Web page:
By Greg Varner
The coronavirus pandemic could not stop the spirit of service from moving forward at George Washington University, which observed its 27th Day of Service and Leadership in remembrance of Martin Luther King Jr. on Monday.
The day of service kicked off GW’s King Week, a university-wide observance of King’s life. The theme for King Week this year is "It Starts with Me." After the opening program, sponsored by the Honey W. Nashman Center for Civic Engagement and Public Service, some 250 volunteers from GW and the D.C. community participated in virtual service opportunities.
Volunteers did virtual service with the Smithsonian Transcription Center, National Archives Citizen Archivist program and Free Minds Book Club and Writing Workshop. In the first two, GW students and community volunteers were given an unexpectedly intimate look at history by transcribing and describing documents and artifacts to make them available in digital form to the public. Free Minds works with incarcerated and formerly incarcerated individuals on creative expression and job skills; participants provided review and response to work by these individuals.
University President Mark S. Wrighton delivered remarks at the opening program for the event, which featured a keynote address by Karl Racine, attorney general for the District of Columbia.
In his remarks, Wrighton recognized King’s ongoing relevance.
“We are more than 50 years from the death of Dr. King,” Wrighton said, “but his messages — and the Civil Rights Movement more broadly — remain just as important as ever, particularly in the wake of important movements such as Black Lives Matter.”
Amy Cohen, executive director of the Nashman Center, convened the event, thanking speakers and welcoming guests.
“Justice is something that we must work on every day and in every generation,” Cohen said.
Provost Christopher A. Bracey reminded students that, after the Day of Service, they can continue to lead lives honoring King’s spirit.
“I hope that you will continue to look beyond your service today,” he said, “and consider how your academic achievements can contribute to the improvement of the world and the enhancement of our democracy.”
Wrighton concurred. “Today and every day,” he said, “we must work together to dismantle systemic racism while developing and deepening a community committed to the values of racial equity, democracy and the care for others that was exemplified by Dr. King.”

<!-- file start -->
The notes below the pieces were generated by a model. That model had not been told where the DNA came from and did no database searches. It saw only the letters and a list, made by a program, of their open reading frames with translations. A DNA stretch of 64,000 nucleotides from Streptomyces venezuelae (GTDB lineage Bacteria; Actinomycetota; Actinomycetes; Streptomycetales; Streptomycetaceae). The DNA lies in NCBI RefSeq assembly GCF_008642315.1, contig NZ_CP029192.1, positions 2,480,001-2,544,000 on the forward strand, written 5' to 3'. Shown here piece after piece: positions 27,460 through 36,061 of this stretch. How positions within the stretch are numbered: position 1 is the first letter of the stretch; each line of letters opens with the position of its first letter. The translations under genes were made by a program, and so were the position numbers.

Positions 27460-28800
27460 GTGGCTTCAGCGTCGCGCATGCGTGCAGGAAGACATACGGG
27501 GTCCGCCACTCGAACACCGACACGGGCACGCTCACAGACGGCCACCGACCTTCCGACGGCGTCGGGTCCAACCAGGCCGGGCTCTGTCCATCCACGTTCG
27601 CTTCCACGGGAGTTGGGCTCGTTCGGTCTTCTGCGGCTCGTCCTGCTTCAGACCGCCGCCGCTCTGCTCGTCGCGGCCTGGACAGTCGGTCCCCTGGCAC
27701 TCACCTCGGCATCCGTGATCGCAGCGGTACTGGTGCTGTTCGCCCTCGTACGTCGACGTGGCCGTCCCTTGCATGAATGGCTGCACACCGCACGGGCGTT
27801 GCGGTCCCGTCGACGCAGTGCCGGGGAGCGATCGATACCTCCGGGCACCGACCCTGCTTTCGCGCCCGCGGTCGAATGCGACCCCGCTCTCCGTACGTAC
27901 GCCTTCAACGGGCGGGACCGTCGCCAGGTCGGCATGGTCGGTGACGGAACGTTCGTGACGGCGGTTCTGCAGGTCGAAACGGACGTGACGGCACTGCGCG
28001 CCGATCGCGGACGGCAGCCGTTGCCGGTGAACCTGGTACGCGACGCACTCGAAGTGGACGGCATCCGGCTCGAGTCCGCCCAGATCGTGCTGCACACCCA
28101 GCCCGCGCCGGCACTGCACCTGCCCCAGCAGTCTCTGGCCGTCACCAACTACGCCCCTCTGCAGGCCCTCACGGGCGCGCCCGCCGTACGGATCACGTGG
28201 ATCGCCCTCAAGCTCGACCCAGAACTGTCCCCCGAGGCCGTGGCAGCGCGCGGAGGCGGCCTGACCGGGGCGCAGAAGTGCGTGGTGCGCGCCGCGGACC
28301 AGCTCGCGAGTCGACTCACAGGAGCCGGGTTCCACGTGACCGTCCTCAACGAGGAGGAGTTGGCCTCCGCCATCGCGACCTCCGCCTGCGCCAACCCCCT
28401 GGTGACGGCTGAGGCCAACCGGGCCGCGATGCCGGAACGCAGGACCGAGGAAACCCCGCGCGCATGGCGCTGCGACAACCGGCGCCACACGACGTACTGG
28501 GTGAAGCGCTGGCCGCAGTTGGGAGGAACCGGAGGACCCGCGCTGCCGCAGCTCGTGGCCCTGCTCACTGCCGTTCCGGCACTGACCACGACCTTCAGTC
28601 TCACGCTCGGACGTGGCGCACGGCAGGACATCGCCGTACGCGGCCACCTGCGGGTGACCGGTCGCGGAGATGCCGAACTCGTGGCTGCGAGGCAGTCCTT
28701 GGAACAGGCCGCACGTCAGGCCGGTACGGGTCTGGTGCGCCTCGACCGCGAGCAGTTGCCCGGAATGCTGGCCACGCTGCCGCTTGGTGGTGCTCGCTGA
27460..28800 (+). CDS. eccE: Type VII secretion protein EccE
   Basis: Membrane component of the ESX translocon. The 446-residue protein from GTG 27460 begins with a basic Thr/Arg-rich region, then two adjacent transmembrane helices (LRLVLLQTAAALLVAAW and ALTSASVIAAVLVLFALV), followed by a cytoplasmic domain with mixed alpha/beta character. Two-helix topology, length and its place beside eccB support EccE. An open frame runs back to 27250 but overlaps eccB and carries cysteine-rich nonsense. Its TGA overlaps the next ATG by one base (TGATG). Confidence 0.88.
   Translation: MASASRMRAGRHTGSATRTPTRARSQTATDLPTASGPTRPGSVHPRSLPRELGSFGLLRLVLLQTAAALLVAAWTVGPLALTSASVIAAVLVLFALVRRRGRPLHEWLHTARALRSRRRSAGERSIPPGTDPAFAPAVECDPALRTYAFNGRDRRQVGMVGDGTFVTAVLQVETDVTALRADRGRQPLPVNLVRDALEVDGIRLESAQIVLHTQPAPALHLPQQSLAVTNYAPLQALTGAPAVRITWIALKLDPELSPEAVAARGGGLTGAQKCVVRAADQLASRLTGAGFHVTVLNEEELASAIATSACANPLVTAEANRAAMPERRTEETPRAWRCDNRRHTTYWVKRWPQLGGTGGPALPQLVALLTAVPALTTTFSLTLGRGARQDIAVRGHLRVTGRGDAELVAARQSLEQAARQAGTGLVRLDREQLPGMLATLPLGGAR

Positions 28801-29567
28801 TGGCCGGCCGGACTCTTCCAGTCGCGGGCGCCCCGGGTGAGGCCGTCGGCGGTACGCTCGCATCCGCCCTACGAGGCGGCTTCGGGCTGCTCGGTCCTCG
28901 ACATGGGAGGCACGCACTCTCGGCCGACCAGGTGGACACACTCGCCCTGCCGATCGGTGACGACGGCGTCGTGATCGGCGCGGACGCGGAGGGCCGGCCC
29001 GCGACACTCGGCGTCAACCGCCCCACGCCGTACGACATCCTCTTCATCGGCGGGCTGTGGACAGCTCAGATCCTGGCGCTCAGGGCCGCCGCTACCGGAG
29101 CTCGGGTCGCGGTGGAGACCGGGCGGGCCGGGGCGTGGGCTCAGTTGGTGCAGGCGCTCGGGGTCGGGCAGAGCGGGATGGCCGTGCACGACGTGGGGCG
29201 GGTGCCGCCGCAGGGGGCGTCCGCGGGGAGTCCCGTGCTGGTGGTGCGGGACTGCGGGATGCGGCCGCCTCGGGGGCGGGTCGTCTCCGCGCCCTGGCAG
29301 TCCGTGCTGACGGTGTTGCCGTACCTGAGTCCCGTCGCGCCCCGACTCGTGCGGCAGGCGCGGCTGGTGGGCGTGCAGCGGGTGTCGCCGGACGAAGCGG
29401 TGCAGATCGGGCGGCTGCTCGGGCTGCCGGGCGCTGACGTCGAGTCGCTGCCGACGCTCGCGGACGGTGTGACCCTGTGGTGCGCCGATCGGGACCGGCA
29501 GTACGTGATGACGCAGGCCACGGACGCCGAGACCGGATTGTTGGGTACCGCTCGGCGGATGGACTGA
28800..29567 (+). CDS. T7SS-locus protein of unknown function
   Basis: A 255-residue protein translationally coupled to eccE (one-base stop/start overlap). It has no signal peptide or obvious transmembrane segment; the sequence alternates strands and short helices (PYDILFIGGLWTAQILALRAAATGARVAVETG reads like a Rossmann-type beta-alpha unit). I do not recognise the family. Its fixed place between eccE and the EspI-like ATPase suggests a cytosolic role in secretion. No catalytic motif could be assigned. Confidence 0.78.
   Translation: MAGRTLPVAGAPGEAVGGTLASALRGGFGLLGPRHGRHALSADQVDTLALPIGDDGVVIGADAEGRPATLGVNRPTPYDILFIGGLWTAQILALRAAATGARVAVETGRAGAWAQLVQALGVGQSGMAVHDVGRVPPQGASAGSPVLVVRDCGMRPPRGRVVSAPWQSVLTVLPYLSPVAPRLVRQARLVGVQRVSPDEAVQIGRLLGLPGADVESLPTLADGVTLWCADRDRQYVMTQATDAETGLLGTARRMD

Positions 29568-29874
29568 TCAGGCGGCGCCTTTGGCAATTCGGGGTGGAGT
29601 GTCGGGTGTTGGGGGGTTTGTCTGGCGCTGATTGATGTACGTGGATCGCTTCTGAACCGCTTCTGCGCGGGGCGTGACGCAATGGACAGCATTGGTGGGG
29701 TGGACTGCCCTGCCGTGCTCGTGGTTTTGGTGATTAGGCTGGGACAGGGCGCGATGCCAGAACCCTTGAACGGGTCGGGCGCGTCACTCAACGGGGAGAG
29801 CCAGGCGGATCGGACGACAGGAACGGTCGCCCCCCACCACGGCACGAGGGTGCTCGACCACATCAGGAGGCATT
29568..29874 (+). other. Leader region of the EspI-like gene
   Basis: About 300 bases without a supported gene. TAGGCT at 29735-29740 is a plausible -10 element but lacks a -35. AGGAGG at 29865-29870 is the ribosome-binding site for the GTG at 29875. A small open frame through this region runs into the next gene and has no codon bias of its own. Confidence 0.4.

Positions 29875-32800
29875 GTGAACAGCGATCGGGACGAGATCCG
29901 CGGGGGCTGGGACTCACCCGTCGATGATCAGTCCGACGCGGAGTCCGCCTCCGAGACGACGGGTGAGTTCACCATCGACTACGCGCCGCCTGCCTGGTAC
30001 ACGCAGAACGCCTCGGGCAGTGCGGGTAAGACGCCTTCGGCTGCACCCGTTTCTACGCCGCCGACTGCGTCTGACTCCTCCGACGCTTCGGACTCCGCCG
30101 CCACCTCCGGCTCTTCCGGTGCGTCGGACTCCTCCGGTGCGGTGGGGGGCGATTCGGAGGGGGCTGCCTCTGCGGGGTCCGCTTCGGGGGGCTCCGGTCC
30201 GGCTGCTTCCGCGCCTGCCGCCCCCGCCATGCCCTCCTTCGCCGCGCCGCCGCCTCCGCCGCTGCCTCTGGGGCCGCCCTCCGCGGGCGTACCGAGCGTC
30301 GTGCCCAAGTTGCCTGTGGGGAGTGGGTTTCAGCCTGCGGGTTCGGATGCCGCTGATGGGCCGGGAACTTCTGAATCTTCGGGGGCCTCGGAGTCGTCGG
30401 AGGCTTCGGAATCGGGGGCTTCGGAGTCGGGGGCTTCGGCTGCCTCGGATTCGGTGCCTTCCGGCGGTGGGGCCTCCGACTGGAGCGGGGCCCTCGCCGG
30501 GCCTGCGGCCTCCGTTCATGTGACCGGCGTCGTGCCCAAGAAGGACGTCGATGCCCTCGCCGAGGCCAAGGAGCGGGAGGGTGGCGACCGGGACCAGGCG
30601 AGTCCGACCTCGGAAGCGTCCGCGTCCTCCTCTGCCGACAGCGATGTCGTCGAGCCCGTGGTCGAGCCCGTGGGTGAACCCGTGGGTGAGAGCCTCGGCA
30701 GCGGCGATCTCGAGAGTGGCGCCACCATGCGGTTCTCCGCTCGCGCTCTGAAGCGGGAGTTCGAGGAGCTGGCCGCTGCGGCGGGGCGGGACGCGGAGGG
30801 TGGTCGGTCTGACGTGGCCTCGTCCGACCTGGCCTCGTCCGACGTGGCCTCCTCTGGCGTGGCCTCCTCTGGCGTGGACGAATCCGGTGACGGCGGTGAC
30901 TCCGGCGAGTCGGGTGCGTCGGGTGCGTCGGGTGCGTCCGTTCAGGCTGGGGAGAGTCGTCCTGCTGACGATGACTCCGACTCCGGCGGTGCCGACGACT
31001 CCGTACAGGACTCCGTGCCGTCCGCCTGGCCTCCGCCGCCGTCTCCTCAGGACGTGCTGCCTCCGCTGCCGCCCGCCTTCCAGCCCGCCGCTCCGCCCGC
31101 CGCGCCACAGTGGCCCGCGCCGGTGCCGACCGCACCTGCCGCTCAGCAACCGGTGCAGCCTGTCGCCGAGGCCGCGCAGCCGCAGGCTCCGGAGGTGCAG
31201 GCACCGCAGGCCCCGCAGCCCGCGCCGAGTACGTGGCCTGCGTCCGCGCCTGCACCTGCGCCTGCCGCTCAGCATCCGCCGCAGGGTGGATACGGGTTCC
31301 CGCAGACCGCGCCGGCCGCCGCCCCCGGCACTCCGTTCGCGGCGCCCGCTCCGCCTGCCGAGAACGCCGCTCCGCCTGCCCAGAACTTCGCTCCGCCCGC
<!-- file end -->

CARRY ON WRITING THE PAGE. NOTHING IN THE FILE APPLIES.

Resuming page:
The task of introducing the keynote speaker fell to Michael Tapscott, director of GW’s Multicultural Student Services Center. Tapscott said Racine’s work over more than 25 years of legal leadership reflects the social justice advocacy that would make King proud.
After praising the GW leadership team, Racine lauded King’s legacy of fighting for justice and decried the fact that at least 19 states have recently passed laws that would restrict the access of American voters to the ballot box. He noted King’s belief that the great obstacle to progress in America was the lack of social vision.
“Today, we see that lack of vision on streets named after Dr. King,” Racine said, citing research findings that in cities across the nation, poverty rates are almost double the national average on or near streets named after the fallen leader.
With some states taking voter suppression tactics to new levels, he said, we see clear evidence of the continuing need for justice. Racine urged students to move forward with confidence.
“You’re at an extraordinary university, with Washington, D.C., as your campus,” he said. “There is nothing that GW professors can’t access, and there’s nothing that you can’t access.”
Racine described some of the goals of his office, highlighting the mandate to use the law in the public interest. He mentioned cases against slumlords and against procedural inequity, noting that some decisions with an impact on housing, zoning, environmental and economic justice have been made in private.
“Those decisions were made in the past behind the curtain,” he said. “We’re going to knock that curtain down and everyone is going to see how those decisions are made.”
Racine spoke of the importance of ensuring that workers are treated equitably and with dignity, and of the need to rehabilitate, rather than merely punish, juvenile offenders caught up in the justice system.
“The juvenile justice system should always be about treating children like children,” he said.
Concluding his remarks, Racine touched on his wish to be young again, and a GW student.
“If I have one regret,” he said, “it’s that I’m 59 and not 19. Boy, would I have fun being a freshman or sophomore at the George Washington University.”